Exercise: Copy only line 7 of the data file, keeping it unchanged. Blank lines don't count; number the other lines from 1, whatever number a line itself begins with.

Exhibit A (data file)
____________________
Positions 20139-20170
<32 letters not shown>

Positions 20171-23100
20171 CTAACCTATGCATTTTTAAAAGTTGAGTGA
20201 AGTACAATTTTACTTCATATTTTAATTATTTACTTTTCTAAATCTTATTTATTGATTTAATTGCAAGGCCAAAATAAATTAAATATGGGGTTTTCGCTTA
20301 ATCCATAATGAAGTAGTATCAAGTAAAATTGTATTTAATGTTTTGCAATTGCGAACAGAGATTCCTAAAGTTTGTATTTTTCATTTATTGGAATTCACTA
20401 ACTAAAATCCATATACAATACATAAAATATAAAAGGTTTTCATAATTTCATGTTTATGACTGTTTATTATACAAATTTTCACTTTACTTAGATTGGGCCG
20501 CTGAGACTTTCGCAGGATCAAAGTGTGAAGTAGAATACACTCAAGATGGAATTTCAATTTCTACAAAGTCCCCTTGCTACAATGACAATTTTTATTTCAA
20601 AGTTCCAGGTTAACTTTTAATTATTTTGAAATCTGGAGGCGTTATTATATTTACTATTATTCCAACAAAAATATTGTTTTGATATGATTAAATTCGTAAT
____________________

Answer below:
20401 ACTAAAATCCATATACAATACATAAAATATAAAAGGTTTTCATAATTTCATGTTTATGACTGTTTATTATACAAATTTTCACTTTACTTAGATTGGGCCG